Travelers Plans

I apologize for the lack of posts. We've been visiting the States, and I've gotten very little writing done, let alone blogging. It's been a good trip, though. In particular, I got to talk to a friend of mine about my plans for Travelers, and I more or less pitched Air Pirates for the first time, which went well.

I've sent out 40 queries so far for Travelers, of which 29 are negative - they didn't get past the query - and the others haven't responded yet. So it doesn't look good, but I'm learning a lot about writing as an industry, and I intend to put that knowledge to good use when Air Pirates is finished. Until then, I'll finish the list of agents I have. When that's through, I'll try publishers that accept unsolicited submissions, and then I might look at small presses. I don't think I'll go the self-publishing route, mainly because I don't have the time for it.

The thing is, Travelers was always a novel I wrote just to prove to myself it could be done. At the time, I had two ideas I thought could be made into novels, and I chose to start with the one I liked the least (so that the one I cared more about would be that much better when I got to it).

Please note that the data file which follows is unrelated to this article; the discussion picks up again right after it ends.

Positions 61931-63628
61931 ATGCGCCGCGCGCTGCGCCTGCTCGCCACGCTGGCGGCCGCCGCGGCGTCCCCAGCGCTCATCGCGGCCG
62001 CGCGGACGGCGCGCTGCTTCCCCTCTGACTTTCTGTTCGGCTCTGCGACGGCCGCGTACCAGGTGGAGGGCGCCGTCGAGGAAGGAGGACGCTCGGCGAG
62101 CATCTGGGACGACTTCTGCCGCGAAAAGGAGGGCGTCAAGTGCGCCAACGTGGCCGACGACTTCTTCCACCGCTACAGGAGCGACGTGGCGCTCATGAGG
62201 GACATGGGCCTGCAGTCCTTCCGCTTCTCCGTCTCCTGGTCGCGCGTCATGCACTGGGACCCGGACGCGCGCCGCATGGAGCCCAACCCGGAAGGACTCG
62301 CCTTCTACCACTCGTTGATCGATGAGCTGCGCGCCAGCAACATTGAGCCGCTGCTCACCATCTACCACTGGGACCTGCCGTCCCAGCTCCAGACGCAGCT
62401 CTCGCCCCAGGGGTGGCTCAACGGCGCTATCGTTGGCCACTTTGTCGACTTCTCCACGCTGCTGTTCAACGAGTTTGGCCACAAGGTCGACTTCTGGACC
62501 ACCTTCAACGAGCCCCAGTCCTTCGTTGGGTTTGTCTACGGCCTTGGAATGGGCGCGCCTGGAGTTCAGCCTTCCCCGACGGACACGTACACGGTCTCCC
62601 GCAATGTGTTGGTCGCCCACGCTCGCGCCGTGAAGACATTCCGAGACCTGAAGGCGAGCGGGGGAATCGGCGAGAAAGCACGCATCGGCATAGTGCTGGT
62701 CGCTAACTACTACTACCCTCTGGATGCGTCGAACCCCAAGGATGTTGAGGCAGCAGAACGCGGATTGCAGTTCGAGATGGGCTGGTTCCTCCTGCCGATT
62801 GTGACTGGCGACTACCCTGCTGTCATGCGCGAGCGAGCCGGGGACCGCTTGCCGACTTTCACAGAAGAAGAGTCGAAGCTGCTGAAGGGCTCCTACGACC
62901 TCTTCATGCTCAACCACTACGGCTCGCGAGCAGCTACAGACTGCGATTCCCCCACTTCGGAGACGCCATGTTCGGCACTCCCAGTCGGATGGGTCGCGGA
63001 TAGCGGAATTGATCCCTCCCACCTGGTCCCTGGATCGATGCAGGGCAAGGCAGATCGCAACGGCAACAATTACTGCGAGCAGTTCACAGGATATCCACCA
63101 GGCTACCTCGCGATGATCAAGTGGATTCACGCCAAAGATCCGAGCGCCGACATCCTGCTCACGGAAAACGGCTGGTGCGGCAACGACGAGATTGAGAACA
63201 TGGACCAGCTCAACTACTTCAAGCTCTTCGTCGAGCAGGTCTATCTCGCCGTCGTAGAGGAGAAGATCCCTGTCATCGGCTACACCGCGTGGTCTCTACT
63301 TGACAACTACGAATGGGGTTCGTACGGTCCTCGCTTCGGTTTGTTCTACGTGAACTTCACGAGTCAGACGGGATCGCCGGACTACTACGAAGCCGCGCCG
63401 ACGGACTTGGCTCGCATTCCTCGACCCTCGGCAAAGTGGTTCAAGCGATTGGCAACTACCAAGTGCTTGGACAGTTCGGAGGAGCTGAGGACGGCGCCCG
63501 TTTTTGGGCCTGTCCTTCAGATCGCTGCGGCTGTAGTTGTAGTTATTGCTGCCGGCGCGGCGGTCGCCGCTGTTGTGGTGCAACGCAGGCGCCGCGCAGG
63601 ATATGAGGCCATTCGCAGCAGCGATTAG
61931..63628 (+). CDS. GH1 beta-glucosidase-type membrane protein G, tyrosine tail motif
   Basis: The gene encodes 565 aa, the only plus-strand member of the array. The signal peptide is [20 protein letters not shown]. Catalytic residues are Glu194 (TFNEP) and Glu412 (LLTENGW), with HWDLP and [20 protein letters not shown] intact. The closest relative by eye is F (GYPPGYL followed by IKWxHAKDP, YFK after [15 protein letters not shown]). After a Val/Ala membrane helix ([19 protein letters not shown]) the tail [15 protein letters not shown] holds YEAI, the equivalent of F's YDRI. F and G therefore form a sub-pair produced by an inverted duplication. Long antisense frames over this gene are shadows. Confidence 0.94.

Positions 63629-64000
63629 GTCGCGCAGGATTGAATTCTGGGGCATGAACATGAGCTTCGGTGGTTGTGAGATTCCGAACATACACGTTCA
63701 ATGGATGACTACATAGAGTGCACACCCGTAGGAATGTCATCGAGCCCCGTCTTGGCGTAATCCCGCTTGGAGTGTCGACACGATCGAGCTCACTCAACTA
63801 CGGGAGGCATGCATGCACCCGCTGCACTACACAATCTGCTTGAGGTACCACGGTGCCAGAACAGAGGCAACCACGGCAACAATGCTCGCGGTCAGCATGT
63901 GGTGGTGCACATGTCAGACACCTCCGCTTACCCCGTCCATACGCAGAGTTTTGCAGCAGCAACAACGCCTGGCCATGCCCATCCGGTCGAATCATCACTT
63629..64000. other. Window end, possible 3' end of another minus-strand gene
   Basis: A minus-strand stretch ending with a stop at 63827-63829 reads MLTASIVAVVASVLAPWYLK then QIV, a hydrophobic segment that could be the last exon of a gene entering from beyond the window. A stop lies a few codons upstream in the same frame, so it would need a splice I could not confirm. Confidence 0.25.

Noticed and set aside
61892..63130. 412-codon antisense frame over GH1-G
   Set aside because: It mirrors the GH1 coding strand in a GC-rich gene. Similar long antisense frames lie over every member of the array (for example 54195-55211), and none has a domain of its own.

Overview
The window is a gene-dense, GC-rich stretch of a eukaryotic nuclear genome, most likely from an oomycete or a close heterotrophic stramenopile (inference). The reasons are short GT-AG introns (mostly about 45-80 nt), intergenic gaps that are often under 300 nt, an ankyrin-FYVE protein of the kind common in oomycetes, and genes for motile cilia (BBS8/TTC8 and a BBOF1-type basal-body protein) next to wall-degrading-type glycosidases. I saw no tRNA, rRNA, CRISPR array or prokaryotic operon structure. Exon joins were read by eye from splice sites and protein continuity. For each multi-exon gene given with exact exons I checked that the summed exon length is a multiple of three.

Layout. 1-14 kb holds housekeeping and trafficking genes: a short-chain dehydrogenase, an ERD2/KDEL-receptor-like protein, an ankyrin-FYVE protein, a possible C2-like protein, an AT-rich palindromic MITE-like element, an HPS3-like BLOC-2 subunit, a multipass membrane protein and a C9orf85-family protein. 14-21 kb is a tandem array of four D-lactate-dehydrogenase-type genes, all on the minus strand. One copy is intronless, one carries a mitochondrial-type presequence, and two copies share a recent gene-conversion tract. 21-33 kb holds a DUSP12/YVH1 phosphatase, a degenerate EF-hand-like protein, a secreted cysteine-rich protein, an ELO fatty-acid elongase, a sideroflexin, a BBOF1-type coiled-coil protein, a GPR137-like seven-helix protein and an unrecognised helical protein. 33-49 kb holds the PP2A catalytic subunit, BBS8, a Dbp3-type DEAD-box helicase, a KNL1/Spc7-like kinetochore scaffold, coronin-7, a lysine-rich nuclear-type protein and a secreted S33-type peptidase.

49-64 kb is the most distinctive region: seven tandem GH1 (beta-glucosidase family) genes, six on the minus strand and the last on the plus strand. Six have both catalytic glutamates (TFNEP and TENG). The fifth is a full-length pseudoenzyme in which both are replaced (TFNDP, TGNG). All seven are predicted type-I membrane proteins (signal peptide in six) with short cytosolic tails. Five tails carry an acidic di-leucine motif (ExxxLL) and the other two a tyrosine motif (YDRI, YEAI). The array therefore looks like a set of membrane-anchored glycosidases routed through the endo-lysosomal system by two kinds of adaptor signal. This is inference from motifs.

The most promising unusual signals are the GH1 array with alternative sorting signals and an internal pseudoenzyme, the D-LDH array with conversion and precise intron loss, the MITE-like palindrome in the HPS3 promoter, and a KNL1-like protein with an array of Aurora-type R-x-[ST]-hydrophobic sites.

So in some ways, Travelers is a story I don't care about. In some ways. I mean, I like the story. I care about what's being said in it. If an agent or editor thought it had potential, I would work hard on it for sure. But if nobody else is interested, I may not care enough to redo the whole thing myself just to maybe sell it later. In the far future, perhaps, but as long as I've got other stories tugging at my imagination, Travelers would be put on a backburner.

But it's not over yet. I've still got a couple transports-worth of agents to query, and each batch gets a revised query letter which (in theory) increases its chances. Speaking of which, sometime next summer (about a year after I sent out the first transport), I might resend to the first batch of agents. Some of those agents were the most likely to be interested, but they got the crappiest query letter. I don't think it'd hurt my chances to send them the best revision of the letter over a year after they rejected the first one.

Anyway, we'll see. Hopefully before it comes to any of that Air Pirates will be done and I can focus on that. I'd rather get an agent for Air Pirates and then see what they think about Travelers and its chances.


Anonymous said...

I can completely relate to your 'Travelers' querying - it's good to read another writer's blog who's going through the same process! I'm at around rejection 21 for my first novel but, like you, I'm not too distressed because it was a great way to prove to myself that I could do it!

Adam Heine said...

Glad I could be of encouragement, ML. I'm around 30 now, but a lot of that I chalk up to not understanding the query process very well.

Are your rejections straight off the query letter? Or have you had any partial/full requests that have been rejected as well?